#STUC22 Congress heard that sexual harassment and abuse from men is a constant problem in the folk and traditional music sector. A motion from the Musicians’ Union called for action to ensure women musicians are treated with respect and dignity.
Grace Hepburn, supporting the motion, urged the UK government to deliver on its promise to toughen the law on sexual harassment at work. “We need a proper enforceable law enabling all employers to be held to account if they fail to act to protect staff from sexual harassment at work,” she said.
“We know the problem of sexual harassment is greatest in occupations and sectors which are male dominated. But it’s also too common in public services including the NHS, which are female dominated but hierarchical with large imbalances of power.”
Grace told Congress, “Last year the charity Plan International UK published research findings that 58% of girls aged 14 to 21 years old in the UK have been publicly sexually harassed in a learning setting – a setting that is of course a workplace for many UNISON and other trade union members. Two thirds of girls were harassed by someone from their school, college or university.”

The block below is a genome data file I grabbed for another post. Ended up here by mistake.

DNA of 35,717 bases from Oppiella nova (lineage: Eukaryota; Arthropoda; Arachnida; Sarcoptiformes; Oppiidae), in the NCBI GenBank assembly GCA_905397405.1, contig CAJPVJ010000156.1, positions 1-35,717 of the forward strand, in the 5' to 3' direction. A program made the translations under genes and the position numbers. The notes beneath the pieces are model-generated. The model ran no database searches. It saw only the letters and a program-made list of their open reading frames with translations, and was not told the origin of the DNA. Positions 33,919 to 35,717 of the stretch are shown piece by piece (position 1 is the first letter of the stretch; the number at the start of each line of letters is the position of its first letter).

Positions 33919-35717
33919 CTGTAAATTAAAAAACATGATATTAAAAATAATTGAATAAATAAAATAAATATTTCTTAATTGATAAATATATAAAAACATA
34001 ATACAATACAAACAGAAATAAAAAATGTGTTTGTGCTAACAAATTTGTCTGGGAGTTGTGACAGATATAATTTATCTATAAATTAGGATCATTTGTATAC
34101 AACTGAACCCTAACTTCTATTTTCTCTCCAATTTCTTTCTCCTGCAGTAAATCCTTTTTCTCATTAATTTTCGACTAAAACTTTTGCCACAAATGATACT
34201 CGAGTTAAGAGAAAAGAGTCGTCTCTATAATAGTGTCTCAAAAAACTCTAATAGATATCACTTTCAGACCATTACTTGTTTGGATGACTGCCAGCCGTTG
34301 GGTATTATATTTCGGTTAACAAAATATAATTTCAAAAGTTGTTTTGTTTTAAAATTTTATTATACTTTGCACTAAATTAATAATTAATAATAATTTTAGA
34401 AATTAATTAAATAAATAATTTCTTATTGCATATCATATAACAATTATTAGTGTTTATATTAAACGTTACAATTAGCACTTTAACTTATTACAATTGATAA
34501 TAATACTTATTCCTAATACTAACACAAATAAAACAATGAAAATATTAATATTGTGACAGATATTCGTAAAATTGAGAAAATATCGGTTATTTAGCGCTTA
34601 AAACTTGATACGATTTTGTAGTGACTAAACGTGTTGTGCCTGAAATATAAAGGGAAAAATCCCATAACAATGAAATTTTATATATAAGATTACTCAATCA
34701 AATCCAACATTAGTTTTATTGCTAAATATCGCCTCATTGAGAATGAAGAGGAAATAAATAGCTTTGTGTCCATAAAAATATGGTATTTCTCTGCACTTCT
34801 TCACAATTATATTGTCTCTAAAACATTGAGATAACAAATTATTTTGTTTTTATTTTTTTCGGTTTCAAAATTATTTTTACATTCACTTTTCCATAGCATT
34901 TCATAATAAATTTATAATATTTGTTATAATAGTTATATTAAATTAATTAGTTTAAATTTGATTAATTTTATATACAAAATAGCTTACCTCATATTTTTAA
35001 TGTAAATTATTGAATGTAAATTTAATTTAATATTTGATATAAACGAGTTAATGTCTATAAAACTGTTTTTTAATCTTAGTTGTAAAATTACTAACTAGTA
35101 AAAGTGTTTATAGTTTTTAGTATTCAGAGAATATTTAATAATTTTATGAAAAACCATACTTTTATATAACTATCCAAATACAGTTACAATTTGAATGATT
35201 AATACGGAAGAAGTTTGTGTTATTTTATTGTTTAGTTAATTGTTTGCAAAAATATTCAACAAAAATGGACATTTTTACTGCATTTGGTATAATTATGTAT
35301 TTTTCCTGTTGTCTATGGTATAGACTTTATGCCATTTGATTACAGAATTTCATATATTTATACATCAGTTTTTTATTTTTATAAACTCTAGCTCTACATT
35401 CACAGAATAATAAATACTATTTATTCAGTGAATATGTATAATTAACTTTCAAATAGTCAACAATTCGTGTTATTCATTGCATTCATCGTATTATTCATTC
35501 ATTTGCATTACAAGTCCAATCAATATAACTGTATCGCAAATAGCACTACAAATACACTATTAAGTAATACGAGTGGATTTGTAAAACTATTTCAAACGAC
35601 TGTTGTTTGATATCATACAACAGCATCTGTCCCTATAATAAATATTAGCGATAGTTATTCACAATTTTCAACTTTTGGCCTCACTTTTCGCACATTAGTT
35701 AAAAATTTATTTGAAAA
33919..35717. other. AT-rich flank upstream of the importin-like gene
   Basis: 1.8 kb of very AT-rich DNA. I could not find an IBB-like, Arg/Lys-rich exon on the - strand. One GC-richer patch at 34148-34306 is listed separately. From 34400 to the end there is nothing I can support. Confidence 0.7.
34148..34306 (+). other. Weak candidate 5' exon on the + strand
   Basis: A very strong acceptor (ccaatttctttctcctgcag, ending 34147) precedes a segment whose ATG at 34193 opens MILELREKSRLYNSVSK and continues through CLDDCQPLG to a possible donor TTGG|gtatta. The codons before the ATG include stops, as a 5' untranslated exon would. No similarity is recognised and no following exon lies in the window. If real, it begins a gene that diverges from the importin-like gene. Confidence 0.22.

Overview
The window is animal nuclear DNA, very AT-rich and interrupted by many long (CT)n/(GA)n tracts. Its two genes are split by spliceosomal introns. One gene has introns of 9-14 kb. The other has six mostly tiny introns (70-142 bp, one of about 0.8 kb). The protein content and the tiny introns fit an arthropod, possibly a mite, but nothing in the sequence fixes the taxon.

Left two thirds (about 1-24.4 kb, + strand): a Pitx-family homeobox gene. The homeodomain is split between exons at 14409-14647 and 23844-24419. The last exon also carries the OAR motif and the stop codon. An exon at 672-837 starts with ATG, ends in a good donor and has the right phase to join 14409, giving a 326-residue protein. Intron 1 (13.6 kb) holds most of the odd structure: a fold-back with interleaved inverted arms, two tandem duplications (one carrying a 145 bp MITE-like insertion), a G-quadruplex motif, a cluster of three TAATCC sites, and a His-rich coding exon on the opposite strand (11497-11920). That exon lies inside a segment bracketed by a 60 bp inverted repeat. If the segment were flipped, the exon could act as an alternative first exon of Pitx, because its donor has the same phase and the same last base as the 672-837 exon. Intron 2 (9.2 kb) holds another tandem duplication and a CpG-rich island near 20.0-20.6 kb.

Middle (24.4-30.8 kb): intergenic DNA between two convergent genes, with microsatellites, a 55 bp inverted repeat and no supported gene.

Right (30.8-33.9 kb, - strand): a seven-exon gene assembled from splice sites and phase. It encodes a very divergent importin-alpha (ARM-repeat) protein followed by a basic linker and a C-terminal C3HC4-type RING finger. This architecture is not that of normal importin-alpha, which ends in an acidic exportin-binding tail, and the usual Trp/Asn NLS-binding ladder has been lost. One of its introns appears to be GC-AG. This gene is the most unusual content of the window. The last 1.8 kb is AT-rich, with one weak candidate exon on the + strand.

“Our mothers had to put up with this, we had to put up with it, and it’s unbelievable that our daughters are still having to put up with it.” said Grace.
“We need really strong workplace policies, backed with training for managers, and with the implementation reviewed jointly with the trade union, so that workers can have confidence in it.”